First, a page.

Midan Marketing in Chicago, which conducted custom research in 2018 to identify the target market for Tyson Fresh Chairman’s Reserve Premium Meats, discovered the power of digital when courting this consumer.

The research revealed the key consumer of Chairman’s Reserve Premium Meats plans their purchases prior to entering the store, with about 50% of the sample saying that they not only plan their purchase ahead of their shopping trip but that they also plan which cuts they are going to buy before entering the store.

What’s more, nearly 50% of those surveyed also indicated that they use local grocery store apps either often or frequently. “[This] again indicates the importance of connecting with these consumers in their digital world, and providing information at their fingertips to help them make a smart choice in the meat aisle,” says Harrison.

CV’s Family Foods based in Van Buren, Ark., carries Chairman’s Reserve Premium Beef and Pork. The grocer advertises digitally and in printed placements, as well as in-store promotions.

Versatile Veal and Lamb

“While the veal and lamb segment of the meat case is small compared to chicken and beef (per capita consumption is less than 1%), retailers want that shopper who comes into the store looking for quality veal and lamb products,” says Anthony Catelli, president and CEO of Catelli Brothers Inc., Collingswood, N.J. “Lamb and veal appeal to higher-income foodies, and they’re looking for a one-stop shop for higher-quality milk-fed veal and grass-fed lamb.”

catelli brothers veal lamb
Photograph courtesy of Catelli Brothers Inc.

Offering a range of more than 600 veal and lamb products, including preweighed, preportioned and prepriced packaged items, Catelli’s case-ready products offer efficient store labor management and out-of-stock reductions. “We also have to make products that are quick to cook,” says Catelli. “As a result, we do most of the cutting.”

Catelli Brothers recently revamped the packaging on its group-raised, untethered, all-natural veal and grass-fed and antibiotic-free lamb products to reflect the quality of the meat.

Among millennial shoppers, Catelli sees growing interest in the lamb category, particularly in antibiotic-free, grass-fed and no-hormones-added products. But while this younger generation enjoys experimenting with meats such as veal and lamb, they aren’t always sure how to prepare it at home. Catelli’s new packaging calls out its website, which offers recipes and simple, step-by-step cooking instructions. Most of the packaging also includes images of finished cooked products to entice shoppers to buy.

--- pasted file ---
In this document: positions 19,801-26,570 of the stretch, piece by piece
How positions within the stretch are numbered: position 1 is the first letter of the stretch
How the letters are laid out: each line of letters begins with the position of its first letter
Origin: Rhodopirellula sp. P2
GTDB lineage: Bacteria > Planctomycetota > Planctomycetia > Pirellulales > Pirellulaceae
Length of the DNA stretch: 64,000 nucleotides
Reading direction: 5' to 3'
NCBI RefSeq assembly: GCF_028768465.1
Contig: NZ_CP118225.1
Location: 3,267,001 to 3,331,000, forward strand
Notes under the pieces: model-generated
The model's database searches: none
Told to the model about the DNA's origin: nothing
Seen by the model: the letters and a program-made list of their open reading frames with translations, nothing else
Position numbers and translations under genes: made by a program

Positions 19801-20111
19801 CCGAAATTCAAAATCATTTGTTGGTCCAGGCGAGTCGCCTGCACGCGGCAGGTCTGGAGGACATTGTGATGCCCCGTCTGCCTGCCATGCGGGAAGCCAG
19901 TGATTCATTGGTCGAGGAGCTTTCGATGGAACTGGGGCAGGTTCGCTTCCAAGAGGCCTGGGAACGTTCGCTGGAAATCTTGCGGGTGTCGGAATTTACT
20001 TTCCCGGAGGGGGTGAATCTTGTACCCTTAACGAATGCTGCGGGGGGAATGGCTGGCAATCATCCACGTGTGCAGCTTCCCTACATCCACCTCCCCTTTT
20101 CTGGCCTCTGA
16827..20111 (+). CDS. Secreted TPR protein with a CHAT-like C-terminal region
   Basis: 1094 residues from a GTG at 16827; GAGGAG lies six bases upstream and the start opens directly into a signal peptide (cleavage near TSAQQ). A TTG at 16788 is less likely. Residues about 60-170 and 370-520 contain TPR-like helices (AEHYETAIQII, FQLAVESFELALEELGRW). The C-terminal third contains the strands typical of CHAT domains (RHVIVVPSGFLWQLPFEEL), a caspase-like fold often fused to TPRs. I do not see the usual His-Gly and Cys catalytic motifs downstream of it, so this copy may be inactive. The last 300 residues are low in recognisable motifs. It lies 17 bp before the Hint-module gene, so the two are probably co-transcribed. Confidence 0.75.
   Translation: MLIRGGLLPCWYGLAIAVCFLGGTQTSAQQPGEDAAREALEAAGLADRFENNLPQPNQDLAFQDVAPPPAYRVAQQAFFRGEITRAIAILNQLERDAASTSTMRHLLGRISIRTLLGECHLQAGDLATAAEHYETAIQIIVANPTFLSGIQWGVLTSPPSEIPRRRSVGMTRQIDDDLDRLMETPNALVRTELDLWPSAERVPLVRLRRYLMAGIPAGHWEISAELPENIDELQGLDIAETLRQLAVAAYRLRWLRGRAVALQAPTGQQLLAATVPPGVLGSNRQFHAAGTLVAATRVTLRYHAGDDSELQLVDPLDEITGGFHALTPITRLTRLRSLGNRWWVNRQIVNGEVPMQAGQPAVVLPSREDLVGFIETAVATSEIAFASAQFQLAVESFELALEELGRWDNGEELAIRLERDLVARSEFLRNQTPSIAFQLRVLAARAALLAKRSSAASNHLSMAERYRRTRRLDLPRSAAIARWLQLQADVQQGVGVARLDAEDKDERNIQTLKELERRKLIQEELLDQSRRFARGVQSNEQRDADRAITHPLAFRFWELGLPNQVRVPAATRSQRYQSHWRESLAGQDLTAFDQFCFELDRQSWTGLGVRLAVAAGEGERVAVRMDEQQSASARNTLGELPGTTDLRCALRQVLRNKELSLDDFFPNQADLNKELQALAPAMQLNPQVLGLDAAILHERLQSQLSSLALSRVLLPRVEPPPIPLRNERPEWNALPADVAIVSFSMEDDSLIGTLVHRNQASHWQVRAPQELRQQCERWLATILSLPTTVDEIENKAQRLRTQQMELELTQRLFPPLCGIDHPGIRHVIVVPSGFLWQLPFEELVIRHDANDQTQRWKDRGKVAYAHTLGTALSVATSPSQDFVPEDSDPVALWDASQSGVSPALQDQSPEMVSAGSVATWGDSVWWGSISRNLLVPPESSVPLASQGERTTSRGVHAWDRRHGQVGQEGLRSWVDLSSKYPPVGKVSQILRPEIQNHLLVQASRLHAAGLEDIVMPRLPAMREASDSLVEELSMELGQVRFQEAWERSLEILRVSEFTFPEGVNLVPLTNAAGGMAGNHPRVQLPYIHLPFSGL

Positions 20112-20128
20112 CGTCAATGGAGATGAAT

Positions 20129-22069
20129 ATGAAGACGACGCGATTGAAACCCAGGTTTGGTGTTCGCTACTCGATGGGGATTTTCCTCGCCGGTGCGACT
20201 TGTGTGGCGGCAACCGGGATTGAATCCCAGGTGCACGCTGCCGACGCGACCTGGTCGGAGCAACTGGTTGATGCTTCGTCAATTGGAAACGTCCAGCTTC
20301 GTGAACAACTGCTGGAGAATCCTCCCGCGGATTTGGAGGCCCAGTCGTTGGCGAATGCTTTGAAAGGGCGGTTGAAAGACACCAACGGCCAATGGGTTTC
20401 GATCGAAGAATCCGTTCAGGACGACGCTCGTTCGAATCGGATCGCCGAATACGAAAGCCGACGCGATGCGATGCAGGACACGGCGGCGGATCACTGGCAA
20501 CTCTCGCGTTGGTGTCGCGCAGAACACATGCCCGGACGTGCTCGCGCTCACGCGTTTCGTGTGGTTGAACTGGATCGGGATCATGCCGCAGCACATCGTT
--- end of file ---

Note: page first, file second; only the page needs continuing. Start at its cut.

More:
Veal and lamb grinds and blends for meatloaf and meatballs is a less expensive entry point for these younger consumers, says Catelli. Lamb burgers are increasingly popular, for example, and offer tremendous versatility.

Transparency Drives the Buy

“Transparency is one of the top purchase drivers, as consumers now require more information about where their food comes from,” says Jennifer Moyer Murphy, executive chef for Clemens Food Group, a Hatfield, Pa.-based family-owned business that provides quality pork products.

Clemens is actively involved in two animal welfare platforms: Pork With a Pledge (PWAP), which promises no hormones, steroids or growth promotants, as well as gestation crate-free by 2022; and Farm Promise, a no-antibiotics-ever and vegetarian-fed program. In addition to its websites (porkwithapledge.com and farmpromise.com), Clemens offers retailer and consumer education through point-of-sale and social media.

At retail, Clemens sees the value of conveying transparency and animal welfare. One retail partner that reset its fresh pork case to feature Pork With a Pledge POS has seen an increase in fresh pork sales since its implementation last year, says Murphy. “They are outperforming all other competitive retailers in their market area, as well as the Northeast. Fresh pork is struggling across the board; however, where we have a Hatfield PWAP program, we have been able to stem some of the declines and help reverse the trends in fresh pork for our retail partners,” she adds.

A Shift in Pork Consumption

Another bright spot in fresh pork has been the migration from random weight to net weight (fixed weight) offerings, says Murphy: “Net weight products offer consumers a consistent shelf price and remove labor from the retailer as the meat managers no longer have to weigh and price each item.”

Convenience is also critical to increasing sales of fresh pork. “Consumers' eating habits have changed, and the more traditional center-of-the-plate pork cuts (e.g., chops and ribs) have struggled from the evolution,” says Murphy.

While fresh pork chops, ribs, roasts and loins still command the lion’s share of fresh pork dollar sales, Clemens sees a shift away from these cuts that require more preparation in favor of cuts such as boneless roasts and ground pork that offer greater versatility and faster cook times. These cuts also lend themselves to smoker, Instant Pot and slow cooker usage.

Consumer studies have shown that lack of preparation knowledge is a top barrier to pork consumption. As part of its “education and inspiration” efforts, Clemens offers on-package usage stickers that make suggestions such as “Great for Slow Cookers” or “Great for Tacos.” It also works with grocers to share recipe assets in-store, through social media and retailer websites.

“The retailers who are seeing success in fresh sales are those dedicating resources to pork products, and making educational and inspirational materials readily available for their consumers to feel confident about their purchase,” Murphy says.